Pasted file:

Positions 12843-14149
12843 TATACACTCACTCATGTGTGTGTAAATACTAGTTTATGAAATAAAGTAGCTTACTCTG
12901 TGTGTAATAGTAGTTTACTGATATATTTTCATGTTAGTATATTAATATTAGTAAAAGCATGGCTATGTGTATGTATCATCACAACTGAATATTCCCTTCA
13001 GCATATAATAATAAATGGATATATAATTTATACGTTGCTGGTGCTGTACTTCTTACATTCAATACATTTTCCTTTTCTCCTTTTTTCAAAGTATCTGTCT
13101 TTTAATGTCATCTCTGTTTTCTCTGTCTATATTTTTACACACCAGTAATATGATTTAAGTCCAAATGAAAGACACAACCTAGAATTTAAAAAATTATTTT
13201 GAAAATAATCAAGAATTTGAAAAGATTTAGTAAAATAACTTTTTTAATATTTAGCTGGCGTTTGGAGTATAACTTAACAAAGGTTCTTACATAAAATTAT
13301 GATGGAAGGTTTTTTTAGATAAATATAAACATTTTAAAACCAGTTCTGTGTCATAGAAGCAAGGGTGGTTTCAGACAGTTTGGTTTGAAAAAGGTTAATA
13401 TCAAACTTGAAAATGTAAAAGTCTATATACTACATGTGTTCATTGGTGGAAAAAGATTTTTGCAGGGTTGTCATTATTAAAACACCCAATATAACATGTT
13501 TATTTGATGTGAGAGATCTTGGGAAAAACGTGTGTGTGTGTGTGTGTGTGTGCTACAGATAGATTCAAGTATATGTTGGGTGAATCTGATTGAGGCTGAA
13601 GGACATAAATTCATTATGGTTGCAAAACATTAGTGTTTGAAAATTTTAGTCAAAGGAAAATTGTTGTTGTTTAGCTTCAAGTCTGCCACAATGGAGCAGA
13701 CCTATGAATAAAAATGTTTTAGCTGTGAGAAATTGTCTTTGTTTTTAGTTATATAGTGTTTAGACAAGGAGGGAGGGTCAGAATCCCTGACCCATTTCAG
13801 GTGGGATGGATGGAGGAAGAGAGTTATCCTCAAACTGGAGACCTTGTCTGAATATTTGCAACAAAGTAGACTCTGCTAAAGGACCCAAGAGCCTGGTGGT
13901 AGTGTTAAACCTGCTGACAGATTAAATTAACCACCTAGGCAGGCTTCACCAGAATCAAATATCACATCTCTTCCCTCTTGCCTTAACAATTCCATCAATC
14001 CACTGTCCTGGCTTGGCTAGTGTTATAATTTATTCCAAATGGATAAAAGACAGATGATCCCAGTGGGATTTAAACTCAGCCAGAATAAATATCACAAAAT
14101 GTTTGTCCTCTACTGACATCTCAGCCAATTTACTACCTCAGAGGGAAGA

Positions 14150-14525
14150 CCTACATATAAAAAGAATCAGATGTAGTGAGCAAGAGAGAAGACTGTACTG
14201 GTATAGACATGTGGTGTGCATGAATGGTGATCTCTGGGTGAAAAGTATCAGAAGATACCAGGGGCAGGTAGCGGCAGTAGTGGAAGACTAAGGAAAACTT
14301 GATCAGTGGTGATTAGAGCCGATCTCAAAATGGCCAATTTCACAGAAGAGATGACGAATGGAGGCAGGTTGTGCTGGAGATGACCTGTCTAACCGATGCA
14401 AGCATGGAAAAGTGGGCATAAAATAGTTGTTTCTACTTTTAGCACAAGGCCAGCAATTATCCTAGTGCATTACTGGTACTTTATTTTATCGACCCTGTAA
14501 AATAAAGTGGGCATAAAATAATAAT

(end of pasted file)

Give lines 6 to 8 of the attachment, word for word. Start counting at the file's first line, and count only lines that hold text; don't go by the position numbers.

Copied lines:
13201 GAAAATAATCAAGAATTTGAAAAGATTTAGTAAAATAACTTTTTTAATATTTAGCTGGCGTTTGGAGTATAACTTAACAAAGGTTCTTACATAAAATTAT
13301 GATGGAAGGTTTTTTTAGATAAATATAAACATTTTAAAACCAGTTCTGTGTCATAGAAGCAAGGGTGGTTTCAGACAGTTTGGTTTGAAAAAGGTTAATA
13401 TCAAACTTGAAAATGTAAAAGTCTATATACTACATGTGTTCATTGGTGGAAAAAGATTTTTGCAGGGTTGTCATTATTAAAACACCCAATATAACATGTT